So just as all abuse is not the same, neither are all victims. I’m really not sure what to make of Powers, and perhaps that’s because she had no compunction about going on national TV with Hooker. (Again, though, one could argue, as I do myself, that he was to her what Patty Hearst’s captors were, and she was so thoroughly under his power and control that she would do whatever he said.)
That might be the case. But it might not. It’s irrelevant, anyway. That’s because the primary reason I suggested Powers should apologize to Hooker’s family is because they deserve an apology from someone. And they won’t get it from Hooker. But what if this young woman could somehow extend an olive branch, that would not only help the healing begin for them, but for herself as well?
Who cares if she doesn’t owe them one. Who cares if she shouldn’t have to give it. How many times have we apologized to people because, at the time, it just seemed like the right thing to do?
Beyond that, though, I strongly encouraged Powers to analyze how she came to be chosen by Hooker: what led her to accept his attention and affection, when another girl her age might have steered clear of him? And I still think that’s great advice, since she has to understand the underlying reasons for her own actions—if and only if, she wants to avoid them the next time. (Or run back to Hooker, as her mother said she fears Powers might do, if he keeps hounding her.)
Avoidance is key to becoming someone else’s victim down the road. It’s also key to becoming mentally healthy again. And a healthy survivor who refuses to be victimized a second or even a third time stands a much greater chance of forming healthy attachments, of being able to leave home, and of holding down a good job.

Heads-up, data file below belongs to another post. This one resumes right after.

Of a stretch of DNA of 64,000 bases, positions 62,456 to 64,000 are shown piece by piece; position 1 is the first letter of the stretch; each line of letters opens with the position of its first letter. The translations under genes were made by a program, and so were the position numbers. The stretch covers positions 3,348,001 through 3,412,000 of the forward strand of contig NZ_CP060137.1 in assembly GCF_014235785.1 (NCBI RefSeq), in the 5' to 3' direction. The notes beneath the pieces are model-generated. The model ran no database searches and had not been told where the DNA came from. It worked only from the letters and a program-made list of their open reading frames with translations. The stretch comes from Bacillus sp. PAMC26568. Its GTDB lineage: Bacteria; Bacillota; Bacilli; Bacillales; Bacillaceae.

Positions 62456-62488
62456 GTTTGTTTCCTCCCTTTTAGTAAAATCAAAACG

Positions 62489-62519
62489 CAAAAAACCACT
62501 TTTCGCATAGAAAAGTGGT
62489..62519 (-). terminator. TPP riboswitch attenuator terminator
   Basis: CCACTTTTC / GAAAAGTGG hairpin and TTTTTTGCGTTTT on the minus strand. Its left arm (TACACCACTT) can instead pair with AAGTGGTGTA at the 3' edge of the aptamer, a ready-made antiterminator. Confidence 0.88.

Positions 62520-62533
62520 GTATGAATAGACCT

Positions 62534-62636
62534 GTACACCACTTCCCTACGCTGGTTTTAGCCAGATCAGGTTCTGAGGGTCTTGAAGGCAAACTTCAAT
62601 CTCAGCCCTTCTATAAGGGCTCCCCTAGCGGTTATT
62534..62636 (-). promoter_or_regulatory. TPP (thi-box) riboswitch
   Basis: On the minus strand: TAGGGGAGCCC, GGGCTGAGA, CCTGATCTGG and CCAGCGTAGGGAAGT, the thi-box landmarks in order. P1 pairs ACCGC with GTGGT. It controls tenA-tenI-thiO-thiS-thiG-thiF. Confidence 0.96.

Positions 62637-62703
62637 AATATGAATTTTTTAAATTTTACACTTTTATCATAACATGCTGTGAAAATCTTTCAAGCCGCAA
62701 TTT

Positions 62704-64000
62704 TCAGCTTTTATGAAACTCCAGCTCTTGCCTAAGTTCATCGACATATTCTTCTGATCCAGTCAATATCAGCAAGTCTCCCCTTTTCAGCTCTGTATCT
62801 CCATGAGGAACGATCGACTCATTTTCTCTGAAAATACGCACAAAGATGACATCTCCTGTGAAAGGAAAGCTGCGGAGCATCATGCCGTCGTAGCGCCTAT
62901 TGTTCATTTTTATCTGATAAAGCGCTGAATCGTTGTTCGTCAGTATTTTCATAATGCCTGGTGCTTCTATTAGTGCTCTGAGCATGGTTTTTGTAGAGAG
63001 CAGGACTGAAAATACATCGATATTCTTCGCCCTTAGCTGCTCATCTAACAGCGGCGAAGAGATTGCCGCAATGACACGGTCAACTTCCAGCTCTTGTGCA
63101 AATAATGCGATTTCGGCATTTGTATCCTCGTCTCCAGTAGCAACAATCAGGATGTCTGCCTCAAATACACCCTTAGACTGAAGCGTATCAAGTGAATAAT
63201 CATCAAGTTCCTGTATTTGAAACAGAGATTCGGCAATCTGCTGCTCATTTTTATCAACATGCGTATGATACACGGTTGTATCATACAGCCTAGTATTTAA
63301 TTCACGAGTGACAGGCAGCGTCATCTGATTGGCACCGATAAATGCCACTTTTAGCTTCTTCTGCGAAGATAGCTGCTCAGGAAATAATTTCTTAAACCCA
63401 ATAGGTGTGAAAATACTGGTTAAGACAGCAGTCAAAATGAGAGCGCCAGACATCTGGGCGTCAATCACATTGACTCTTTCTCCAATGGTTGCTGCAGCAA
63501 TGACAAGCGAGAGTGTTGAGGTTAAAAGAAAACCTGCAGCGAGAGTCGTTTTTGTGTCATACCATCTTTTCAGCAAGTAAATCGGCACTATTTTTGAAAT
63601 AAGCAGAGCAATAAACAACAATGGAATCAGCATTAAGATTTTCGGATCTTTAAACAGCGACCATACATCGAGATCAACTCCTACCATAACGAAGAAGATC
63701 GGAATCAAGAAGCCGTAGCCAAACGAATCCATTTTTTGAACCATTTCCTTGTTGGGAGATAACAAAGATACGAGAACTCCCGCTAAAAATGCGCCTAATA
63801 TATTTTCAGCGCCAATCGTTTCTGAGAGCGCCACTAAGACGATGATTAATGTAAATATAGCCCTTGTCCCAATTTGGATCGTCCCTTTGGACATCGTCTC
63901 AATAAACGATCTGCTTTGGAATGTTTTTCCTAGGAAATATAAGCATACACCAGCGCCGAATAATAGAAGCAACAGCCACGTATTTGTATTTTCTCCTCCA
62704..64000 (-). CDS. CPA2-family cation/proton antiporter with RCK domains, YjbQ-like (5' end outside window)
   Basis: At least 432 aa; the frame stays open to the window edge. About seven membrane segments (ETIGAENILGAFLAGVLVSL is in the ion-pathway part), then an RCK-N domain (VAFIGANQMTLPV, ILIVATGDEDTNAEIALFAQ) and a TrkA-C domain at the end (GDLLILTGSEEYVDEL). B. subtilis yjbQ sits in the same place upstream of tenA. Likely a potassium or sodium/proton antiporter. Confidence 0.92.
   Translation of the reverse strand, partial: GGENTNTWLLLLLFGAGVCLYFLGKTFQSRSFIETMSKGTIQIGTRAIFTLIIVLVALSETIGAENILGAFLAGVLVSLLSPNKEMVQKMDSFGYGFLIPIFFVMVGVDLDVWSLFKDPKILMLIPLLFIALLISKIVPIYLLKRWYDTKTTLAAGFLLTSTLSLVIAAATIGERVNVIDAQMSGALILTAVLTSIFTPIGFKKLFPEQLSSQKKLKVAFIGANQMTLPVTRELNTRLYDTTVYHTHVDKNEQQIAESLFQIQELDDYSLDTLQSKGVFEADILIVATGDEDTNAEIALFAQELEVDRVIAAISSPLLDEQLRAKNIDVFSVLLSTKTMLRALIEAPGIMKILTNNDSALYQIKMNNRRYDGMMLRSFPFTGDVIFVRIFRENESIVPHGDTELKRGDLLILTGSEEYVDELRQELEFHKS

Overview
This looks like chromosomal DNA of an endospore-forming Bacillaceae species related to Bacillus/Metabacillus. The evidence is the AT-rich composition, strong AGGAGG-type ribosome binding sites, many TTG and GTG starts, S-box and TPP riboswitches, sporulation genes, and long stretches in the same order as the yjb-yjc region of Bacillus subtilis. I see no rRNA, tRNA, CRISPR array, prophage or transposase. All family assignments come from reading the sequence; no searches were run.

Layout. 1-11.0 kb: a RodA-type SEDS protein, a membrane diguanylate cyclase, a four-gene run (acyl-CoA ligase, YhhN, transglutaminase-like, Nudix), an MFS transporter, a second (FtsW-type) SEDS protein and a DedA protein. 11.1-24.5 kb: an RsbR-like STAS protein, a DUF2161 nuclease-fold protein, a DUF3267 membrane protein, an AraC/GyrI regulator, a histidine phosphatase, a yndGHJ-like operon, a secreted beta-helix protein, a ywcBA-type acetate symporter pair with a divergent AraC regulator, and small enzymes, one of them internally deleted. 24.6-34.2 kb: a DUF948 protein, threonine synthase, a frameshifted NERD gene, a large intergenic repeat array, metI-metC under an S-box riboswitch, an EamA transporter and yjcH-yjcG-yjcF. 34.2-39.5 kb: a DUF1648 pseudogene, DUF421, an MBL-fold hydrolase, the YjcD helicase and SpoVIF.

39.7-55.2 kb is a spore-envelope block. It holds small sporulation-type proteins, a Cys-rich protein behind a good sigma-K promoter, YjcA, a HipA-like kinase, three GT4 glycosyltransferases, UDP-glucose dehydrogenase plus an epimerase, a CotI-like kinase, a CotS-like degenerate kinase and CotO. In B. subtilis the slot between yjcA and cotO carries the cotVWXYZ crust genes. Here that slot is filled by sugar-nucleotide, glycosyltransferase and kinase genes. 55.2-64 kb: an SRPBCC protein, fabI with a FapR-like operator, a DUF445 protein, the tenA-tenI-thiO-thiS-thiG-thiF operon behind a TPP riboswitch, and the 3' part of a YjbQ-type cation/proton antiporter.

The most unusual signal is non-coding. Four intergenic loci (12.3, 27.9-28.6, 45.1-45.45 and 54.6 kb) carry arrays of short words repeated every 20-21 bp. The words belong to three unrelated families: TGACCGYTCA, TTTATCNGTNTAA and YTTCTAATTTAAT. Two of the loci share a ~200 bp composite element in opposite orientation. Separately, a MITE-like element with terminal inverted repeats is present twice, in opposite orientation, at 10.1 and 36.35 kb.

That’s my wish for Powers.
Editor’s note: Daleen Berry has expertise in overcoming abuse through awareness, empowerment and goal attainment, and can be pretty funny when she wants. She’s an award-winning author, editor and journalist who speaks at conferences around the country. Berry was one of two keynote speakers addressing a national audience at “The Many Faces of Domestic Violence,” the 18th Annual Conference of the Association of Batterers’ Intervention Programs on March 1, 2012, in Anaheim, Calif. She recently spoke to social workers from all over the country at the “Hope for the Future: Ending Domestic Violence in Families” conference at the University of California, Berkeley.
Her memoir (paperback and as an e-book) can be found at bookstores everywhere, or ordered online. To read the first chapter free, please go to Goodreads. Check out the five-star review from ForeWord Reviews. Or find out why Kirkus Reviews called Berry “an engaging writer, her style fluid and easy to read, with welcome touches of humor and sustained tension throughout.”
If you want to read 30 other five-star reviews, check out this title on Amazon. To see a mock up of the SOS t-shirt, check out Berry’s Facebook page.